Formula writing is OK sometimes. Here’s why.

A lot of writers do this thing where they write a plot and it’s really successful.  So they take the core idea and write another book with the same plot, and then they publish it and it’s really successful again.  And again.  And again.  This is called formula writing.

“Creatives” look down on formula writing.

It’s not hard to understand why.  After all, the whole point of writing a book is to show off your creative side.  If you write and rewrite and republish the same story over and over you’re not being creative.  Right?

Well, actually, formula writing can help you foster that creative side if you do it right.  Here’s how.

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Conlanging: Codon, Part Four.

Codon is a language I am currently inventing based (loosely) off the rules governing RNA.  It consists of a 64-word vocabulary.

This week, we start in on the complicated process of creating the skeleton of a grammar.  Next week, we’ll flesh that grammar out some, and in our final entry we’ll tie it all together with a writing system and a few language exercises.

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Write What You Know

This week’s Tuesday post concerns the most confusing piece of advice a writer can get: “Write what you know.”  The effect of this advice can range from brilliant to useless to damaging: it can be perfectly relevant or have nothing to do with your writing at all.  Yet for some reason, people bring out this truism like it’s the end-all solution to writer’s block.

We’re going to make some sense out of it.

Warning: this was very clearly written by an English major.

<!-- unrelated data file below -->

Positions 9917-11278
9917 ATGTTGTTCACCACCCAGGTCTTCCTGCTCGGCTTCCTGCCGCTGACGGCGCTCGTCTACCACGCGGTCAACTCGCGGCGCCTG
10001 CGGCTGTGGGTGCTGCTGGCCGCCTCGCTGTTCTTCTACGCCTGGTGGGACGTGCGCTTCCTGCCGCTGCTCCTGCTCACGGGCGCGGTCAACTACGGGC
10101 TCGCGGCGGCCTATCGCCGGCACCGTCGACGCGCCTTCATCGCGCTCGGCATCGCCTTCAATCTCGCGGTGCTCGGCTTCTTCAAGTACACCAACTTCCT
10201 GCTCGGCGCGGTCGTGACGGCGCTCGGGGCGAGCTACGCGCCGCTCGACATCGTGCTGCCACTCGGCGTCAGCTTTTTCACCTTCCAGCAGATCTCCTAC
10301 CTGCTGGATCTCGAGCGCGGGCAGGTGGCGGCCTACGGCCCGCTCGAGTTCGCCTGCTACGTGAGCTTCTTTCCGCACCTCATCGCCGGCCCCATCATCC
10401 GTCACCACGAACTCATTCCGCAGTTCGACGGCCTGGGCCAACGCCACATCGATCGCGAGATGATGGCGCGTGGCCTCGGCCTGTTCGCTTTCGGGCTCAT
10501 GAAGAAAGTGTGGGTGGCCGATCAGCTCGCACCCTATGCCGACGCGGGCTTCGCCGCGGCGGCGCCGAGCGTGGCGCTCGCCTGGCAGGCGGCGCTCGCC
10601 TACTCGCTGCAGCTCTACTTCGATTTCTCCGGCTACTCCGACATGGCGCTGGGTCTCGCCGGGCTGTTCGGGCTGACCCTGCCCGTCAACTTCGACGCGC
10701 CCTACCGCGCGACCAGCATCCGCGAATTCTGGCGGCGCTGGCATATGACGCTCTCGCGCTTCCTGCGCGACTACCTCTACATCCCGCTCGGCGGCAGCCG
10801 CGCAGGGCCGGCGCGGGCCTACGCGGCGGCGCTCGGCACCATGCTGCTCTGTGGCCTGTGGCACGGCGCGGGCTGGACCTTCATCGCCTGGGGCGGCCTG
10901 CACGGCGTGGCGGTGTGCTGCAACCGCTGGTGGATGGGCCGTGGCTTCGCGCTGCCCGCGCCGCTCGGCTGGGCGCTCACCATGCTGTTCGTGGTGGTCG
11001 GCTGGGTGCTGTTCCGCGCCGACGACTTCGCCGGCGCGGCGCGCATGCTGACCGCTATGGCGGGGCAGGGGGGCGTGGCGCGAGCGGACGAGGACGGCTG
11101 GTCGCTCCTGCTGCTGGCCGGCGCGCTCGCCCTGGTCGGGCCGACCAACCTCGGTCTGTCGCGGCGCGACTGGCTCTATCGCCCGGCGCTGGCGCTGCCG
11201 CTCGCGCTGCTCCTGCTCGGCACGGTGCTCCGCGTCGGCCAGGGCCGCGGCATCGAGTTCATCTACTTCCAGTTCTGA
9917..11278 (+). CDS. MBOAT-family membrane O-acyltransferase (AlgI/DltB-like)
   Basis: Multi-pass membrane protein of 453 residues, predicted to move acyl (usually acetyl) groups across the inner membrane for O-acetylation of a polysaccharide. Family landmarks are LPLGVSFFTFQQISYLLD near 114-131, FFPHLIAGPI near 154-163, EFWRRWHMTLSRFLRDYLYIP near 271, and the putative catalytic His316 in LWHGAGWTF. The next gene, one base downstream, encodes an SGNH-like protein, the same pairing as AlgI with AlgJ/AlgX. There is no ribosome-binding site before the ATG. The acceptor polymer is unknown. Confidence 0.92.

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Conlanging: Codon, Part Three.

Codon is a language I am currently inventing based (loosely) off the rules governing RNA.  It consists of a 64-word vocabulary.

This week, we go into some of the more arcane parts of speech as we choose vocabulary concepts.  Next week will be grammar, and the final entry will deal with creating a writing system.

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Turning Fear Into a Tool

This blog is new.

So far I’ve been getting readers from tags and putting up links on Facebook.  This isn’t very good for readership, but it’s safe.  I mean, my grandma isn’t going to comment that my work is terrible and I’ll never succeed as a writer. She loves me, and she thinks the world of me, so she’s incredibly supportive.  (Thank you, Grandma, you rock!)

Here’s the problem.  The world isn’t made up of grandmas.

The world’s made up of critics and trolls and people whose job it is to tear you down.  The world’s full of people with good points and hard truths and nothing better to do with their time than tear apart your writing.  And that sucks.  I wrote in a previous post about all the tough paths writers these days are up against, but I missed one.

Writing is scary as shit.

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Conlanging: Codon, Part Two.

Part one (introduction and how to structure the vocabulary) can be found here.

Part three (a continuation of vocab building) can be found here.

This week, we’ll generate some common words and decide on what concepts those words will represent.  A disclaimer: I love language but I’m no linguist.  If something in here is incorrect, feel free to let me know in the comments. Continue reading

The First Day of School

There are kids who like school.

Why wouldn’t they? You get to see your friends again, and clubs start up, and you get fresh new clothes and school supplies.  For kids who learn well in the public school environment, it means challenging new material. And if they’re excited about their teacher, sometimes the school year can’t get there fast enough.

Back in the day, I was not this kid.

The system failed me miserably, and here’s why.

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